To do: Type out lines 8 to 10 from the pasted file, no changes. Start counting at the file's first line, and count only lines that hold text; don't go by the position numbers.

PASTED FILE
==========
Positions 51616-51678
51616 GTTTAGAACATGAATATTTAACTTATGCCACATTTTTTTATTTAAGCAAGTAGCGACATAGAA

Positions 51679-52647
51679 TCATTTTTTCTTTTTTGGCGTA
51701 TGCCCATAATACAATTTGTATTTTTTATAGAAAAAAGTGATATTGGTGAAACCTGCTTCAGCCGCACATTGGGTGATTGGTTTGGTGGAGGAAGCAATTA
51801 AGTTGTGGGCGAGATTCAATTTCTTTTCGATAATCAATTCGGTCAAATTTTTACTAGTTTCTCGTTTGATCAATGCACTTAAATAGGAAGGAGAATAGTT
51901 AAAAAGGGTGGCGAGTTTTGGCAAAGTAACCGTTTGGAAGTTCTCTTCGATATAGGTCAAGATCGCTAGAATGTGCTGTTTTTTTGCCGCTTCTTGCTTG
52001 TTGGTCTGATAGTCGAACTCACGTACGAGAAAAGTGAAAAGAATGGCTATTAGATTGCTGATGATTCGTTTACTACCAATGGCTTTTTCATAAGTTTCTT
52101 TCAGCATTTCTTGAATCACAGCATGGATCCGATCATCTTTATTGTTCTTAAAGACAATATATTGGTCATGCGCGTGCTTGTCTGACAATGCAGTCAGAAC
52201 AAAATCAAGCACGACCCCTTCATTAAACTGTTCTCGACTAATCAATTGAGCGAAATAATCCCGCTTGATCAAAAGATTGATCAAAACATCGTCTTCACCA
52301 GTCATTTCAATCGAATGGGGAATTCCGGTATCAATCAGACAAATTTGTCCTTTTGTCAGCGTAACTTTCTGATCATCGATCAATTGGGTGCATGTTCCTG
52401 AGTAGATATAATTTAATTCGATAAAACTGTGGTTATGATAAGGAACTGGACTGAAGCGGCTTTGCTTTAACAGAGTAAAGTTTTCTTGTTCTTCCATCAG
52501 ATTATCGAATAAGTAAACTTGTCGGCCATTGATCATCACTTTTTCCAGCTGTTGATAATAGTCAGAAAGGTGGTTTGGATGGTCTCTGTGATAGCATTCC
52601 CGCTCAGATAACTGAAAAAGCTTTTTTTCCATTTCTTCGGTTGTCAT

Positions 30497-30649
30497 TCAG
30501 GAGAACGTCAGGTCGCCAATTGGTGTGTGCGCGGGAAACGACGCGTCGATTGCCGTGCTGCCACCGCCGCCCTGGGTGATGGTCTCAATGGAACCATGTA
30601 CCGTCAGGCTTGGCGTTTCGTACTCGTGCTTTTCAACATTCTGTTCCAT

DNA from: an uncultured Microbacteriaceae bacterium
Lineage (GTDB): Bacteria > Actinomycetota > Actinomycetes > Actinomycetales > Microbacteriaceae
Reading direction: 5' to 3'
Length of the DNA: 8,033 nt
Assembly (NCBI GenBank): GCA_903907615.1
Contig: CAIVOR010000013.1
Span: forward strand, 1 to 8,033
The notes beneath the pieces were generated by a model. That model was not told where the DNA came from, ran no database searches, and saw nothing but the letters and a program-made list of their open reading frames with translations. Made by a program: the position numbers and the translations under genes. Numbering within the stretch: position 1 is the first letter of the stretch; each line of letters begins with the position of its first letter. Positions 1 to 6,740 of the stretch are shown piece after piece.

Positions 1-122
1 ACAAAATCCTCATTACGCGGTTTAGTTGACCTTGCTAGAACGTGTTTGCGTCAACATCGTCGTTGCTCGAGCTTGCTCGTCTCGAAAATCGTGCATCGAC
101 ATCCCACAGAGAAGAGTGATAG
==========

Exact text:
52001 TTGGTCTGATAGTCGAACTCACGTACGAGAAAAGTGAAAAGAATGGCTATTAGATTGCTGATGATTCGTTTACTACCAATGGCTTTTTCATAAGTTTCTT
52101 TCAGCATTTCTTGAATCACAGCATGGATCCGATCATCTTTATTGTTCTTAAAGACAATATATTGGTCATGCGCGTGCTTGTCTGACAATGCAGTCAGAAC
52201 AAAATCAAGCACGACCCCTTCATTAAACTGTTCTCGACTAATCAATTGAGCGAAATAATCCCGCTTGATCAAAAGATTGATCAAAACATCGTCTTCACCA